Lawyer alleges Ecuador spread lies about WikiLeaks founder

Ecuadorian President Lenin Moreno ended Assange’s protected status after more than 6 years

Police bundle WikiLeaks founder Julian Assange from the Ecuadorian embassy into a police van in London after he was arrested by officers from the Metropolitan Police and taken into custody Thursday April 11, 2019. Police in London arrested WikiLeaks founder Assange at the Ecuadorean embassy Thursday for failing to surrender to the court in 2012, shortly after the South American nation revoked his asylum. (@DailyDOOH via AP)

A lawyer representing WikiLeaks founder Julian Assange alleged Sunday that Ecuador’s government has spread lies about his behaviour inside its embassy in London, where Assange sought asylum in 2012.

The Latin American country has claimed Assange actions deteriorated before his arrest Thursday and included putting excrement on walls, leaving soiled laundry in the bathroom, and not properly looking after his cat.

READ MORE: U.S. charges Wikileaks’ Assange with conspiring with Manning

Lawyer Jennifer Robinson told British TV network Sky News the Ecuadorian government is spreading alleged falsehoods to divert attention from its decision to revoke his asylum and allow his arrest at its British embassy,

“I think the first thing to say is Ecuador has been making some pretty outrageous allegations over the past few days to justify what was an unlawful and extraordinary act in allowing British police to come inside an embassy,” Robinson said.

Ecuadorian President Lenin Moreno ended Assange’s protected status after more than 6 1/2 years and opened the way for his arrest there Thursday.

Moreno said Assange abused Ecuador’s goodwill, mistreated embassy staff and used his perch to try to interfere in other country’s political affairs.

Assange has had “a very difficult time” since Moreno took office in Ecuador in 2017, Robinson said.

Assange, who appeared much older when he emerged from the embassy than when before he sought refuge there in August 2012, is in custody at Belmarsh Prison in southeast London awaiting sentencing in Britain for skipping bail to avoid being sent to Sweden as part of an investigation of a rape allegation. Sweden is considering reviving the investigation.

The United States also is seeking his extradition after charging him with conspiring to break into a Pentagon computer system, which could lead to competing extradition demands.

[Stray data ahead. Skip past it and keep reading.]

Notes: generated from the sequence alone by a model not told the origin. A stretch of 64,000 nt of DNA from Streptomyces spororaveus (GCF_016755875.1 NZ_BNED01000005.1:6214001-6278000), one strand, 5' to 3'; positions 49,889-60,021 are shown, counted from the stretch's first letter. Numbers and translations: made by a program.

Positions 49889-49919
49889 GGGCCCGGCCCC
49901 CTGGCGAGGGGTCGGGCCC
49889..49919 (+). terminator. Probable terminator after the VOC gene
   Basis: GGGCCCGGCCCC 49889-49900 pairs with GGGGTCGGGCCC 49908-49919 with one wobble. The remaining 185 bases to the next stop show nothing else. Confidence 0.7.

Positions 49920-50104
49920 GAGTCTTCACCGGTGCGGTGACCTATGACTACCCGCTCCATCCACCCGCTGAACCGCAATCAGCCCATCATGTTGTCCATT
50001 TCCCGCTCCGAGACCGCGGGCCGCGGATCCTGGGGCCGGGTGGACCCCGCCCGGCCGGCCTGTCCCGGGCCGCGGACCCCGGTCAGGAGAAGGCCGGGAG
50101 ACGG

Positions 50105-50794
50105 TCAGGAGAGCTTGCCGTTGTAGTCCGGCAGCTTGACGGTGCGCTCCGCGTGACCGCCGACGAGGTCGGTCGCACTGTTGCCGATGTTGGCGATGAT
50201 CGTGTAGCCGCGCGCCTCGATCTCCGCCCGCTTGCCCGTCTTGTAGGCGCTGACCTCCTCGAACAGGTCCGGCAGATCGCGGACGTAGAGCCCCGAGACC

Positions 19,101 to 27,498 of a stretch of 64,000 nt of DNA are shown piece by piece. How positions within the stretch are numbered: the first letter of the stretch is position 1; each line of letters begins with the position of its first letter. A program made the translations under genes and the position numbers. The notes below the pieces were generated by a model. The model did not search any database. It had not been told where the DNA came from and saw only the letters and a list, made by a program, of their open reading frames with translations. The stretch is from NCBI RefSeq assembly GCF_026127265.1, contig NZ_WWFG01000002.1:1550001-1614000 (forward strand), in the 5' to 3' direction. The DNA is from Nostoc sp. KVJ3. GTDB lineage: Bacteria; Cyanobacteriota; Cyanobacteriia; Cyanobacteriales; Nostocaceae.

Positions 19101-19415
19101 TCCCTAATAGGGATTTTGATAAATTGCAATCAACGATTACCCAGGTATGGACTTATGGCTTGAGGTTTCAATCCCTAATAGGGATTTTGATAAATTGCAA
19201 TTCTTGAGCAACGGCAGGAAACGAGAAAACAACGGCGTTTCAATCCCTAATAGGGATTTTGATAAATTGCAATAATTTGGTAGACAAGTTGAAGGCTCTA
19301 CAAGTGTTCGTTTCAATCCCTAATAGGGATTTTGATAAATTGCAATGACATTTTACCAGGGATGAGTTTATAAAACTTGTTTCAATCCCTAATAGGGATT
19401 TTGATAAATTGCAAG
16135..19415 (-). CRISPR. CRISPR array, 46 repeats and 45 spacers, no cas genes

U.K. Home Secretary Sajid Javid would be expected to have the final say in which claim takes priority. More than 70 British legislators have urged Javid to give priority to a case involving rape allegations ahead of the U.S. request.

He would not be expected to enter a plea to the Department of Justice case unless he loses his extradition case and is brought to a courtroom in the United States.

Assange has denied the rape allegation, asserting the sex was consensual. He also has not formally responded to the U.S. conspiracy charge. His indictment was made public hours after his Thursday arrest, but Assange’s lawyers say he is a legitimate journalist whose prosecution would have a chilling effect.

The extradition court in Britain will not be judging the evidence against him, but will evaluate whether the crime he is accused of would be a crime in Britain.

Assange’s next court appearance is scheduled for May 2. In the meantime, he is expected to seek prison medical care for severe shoulder pain and dental problems, WikiLeaks has said.

Gregory Katz, The Associated Press

Like us on Facebook and follow us on Twitter

Get local stories you won't find anywhere else right to your inbox.
Sign up here

Just Posted

North Island Bantam Eagles ice Clippers, clinch Tier 2 league banner

“We will enjoy the moment for now, but… it’s back to work on Tuesday”

Upgrades to Port Hardy arena hinge on grant funding

The district is waiting on grant approval from the Investing in Canada Infrastructure program.

Scarlett Point lighthouse keeper wins a million bucks playing the lottery

“I usually just get a quick pick, so I didn’t expect to win a big prize”

Bradshaw’s Photo Highlight: North Island beauty

“don’t forget to look up and observe the beauty of the whole North Island”

LETTER: Miles put on the car causes North Island driver to reflect

“Up here in Port McNeill we are so blessed with nature’s tranquillity all around us”

VIDEO: Nickelback gears up for nostalgia tour

Canadian band joins Stone Temple Pilots for a summer tour that includes just one stop in Canada

Province asks health-care staff to be ‘vigilant’ in screening for possible coronavirus cases

This comes after U.S. health officials confirmed a case of the virus in Washington State

University of Victoria tells stories of Holocaust survivors with graphic novels

International storytelling initiative launched first meetings this winter

Boy, 13, arrested after alleged assault involving girl at B.C. middle school

Boy alleged to have used ‘inappropriate levels of force’ to injure the girl

B.C. player becomes only second Canadian to enter Hall of Fame of Baseball

Walker received 76.6 percent of the Baseball Writers of America Association vote

PHOTOS: Heavy snowfall breaks window, causing avalanche into B.C. newsroom office

It was a chaotic start to the week for the Kitimat Northern Sentinel

Canadian law firm launches class action on behalf of Iran flight victims

Flight 752 was shot down by Iran shortly after take off

Most Read